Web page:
Written by SportsDayDFW.com
Dent: Bound for West Point, South Grand Prairie's Abraham Hall has 'all the time in the world to run 9.7'
Editor's note: This column originally ran on April 27, 2012.
GRAND PRAIRIE — He looks fast right now, bounding across the field to the track, smiling and pumping his arms as he listens to music by 30 Seconds to Mars. Abraham Hall just passed a required blood pressure test for West Point. This is a good day.
“He just bounces,” South Grand Prairie coach Ken Graber said. “He bounces everywhere.”
Exactly how fast he runs, or bounces, is the question many asked April 12. At the District 5-5A meet, Hall ran a 9.74 100-meter dash, the national high school record, the fourth-fastest time in history. Only, he really didn’t. The fully automatic timers didn’t register. A tailwind was probably blowing. His time was probably closer to a 10.1, or even a 10.3.
No one could debate the finish. Graber has a nice picture of it: A pack of runners lingers together. Hall is ahead by several meters, alone.
Everything was perfect April 12, the weather, Hall’s legs, even the track. Duncanville has as nice of a track as anyone. Hall sensed this good fortune and remembers warming up better than he ever has.
Then came the race. Hall’s biggest problem is his start. This time, he nailed it. Two seconds into the race, he had a significant lead. He drove through the middle with his quick turnover and when he crossed the finish line, Hall was certain it was the fastest he’d ever run. But the times weren’t available yet. Finally, a meet volunteer told him: 9.74. Fully automatic timing. She showed him on a piece of paper.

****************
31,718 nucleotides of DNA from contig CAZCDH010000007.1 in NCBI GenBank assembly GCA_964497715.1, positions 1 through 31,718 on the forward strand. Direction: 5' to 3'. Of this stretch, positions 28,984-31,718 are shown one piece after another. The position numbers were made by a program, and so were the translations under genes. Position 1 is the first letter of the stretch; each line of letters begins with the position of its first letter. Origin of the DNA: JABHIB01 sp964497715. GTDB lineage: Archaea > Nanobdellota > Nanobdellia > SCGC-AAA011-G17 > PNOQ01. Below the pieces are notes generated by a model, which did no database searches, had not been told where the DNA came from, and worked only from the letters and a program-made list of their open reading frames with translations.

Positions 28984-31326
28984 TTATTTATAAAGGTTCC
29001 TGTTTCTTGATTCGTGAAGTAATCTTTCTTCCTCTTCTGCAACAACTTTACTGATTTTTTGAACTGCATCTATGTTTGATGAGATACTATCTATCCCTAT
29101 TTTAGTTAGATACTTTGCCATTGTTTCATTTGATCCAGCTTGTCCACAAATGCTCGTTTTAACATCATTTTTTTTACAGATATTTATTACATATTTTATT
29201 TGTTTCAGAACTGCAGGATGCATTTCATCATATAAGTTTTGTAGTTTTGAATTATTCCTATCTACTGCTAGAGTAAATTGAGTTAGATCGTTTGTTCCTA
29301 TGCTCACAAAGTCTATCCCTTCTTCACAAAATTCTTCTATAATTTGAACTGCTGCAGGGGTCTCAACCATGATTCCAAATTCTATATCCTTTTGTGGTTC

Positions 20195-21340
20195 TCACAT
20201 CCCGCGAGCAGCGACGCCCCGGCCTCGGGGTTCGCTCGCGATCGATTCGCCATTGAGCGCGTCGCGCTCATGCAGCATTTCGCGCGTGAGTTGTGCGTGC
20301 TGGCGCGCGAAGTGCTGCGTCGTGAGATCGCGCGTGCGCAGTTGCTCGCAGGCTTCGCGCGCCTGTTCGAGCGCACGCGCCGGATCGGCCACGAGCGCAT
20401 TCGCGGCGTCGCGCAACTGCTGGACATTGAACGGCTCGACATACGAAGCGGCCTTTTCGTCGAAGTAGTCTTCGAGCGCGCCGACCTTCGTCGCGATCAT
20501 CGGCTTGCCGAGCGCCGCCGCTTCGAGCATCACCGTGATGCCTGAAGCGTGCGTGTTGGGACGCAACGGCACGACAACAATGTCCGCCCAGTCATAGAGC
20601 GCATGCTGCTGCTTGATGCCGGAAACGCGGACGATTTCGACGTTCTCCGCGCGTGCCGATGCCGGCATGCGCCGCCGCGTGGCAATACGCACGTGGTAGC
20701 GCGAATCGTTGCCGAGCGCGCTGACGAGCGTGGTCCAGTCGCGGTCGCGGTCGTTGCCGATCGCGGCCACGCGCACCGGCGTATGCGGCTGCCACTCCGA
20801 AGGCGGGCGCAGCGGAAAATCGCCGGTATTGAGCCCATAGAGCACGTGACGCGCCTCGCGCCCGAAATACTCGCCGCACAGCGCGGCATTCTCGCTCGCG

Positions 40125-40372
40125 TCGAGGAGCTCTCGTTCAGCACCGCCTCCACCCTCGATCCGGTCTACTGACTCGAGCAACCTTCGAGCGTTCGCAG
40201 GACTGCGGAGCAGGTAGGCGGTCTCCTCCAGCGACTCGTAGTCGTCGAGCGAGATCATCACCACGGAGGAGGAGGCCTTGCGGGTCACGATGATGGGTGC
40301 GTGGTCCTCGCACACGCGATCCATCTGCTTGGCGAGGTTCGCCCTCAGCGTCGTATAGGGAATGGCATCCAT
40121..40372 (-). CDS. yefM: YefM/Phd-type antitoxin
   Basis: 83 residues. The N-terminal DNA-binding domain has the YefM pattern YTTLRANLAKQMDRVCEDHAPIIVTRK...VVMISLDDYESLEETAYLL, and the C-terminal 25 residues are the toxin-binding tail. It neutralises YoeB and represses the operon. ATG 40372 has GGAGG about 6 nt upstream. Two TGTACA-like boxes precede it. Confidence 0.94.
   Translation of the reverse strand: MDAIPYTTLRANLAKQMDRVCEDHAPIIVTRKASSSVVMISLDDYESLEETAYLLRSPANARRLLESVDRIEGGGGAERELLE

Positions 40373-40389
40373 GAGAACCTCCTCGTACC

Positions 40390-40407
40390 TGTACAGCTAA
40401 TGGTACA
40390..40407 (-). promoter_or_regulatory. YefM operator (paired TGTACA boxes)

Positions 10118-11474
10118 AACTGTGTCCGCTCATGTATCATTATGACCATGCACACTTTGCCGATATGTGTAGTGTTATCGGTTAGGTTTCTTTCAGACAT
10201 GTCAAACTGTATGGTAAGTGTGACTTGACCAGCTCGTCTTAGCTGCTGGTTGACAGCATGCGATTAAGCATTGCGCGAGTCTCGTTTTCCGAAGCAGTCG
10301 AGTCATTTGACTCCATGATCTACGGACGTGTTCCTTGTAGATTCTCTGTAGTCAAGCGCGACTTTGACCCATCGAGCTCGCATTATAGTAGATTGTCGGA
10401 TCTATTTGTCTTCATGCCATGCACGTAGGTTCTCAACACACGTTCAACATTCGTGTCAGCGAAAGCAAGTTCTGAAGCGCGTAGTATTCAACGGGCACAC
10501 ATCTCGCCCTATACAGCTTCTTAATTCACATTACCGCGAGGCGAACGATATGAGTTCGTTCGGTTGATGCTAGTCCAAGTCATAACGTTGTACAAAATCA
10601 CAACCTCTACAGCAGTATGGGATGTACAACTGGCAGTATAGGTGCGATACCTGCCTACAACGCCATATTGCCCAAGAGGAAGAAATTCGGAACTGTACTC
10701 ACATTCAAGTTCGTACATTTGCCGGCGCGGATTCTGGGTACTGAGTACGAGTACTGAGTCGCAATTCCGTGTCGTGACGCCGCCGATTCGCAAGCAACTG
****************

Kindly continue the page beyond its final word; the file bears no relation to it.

In the coming hours, that time changed drastically. It was a hand-held time because the gun didn’t set off the timers.
“I kind of dismissed it after the day,” Hall said. “The more important thing to me was regional, the 4x1. I have all the time in the world to run 9.7.”
A relative late bloomer who only dabbled in track until high school, Hall has dedicated himself to the sport since his freshman year. The work ethic stems from his upbringing. His mother, Greta Graham, raised him and his twin sister, Abrianna, on her own. Finances haven’t always been easy, but she instilled the value of education. They never played video games and couldn’t do homework with the TV on.
In high school, Hall has earned nearly all A’s. Moving that same focus to track, he has turned into one of the best in the state and nation. With his combined excellence in school and track, he’s earned a scholarship to West Point.
“Not only will you get academics and sports but leadership,” he said. “That’s a chance to be a better man. That’s why I chose West Point.”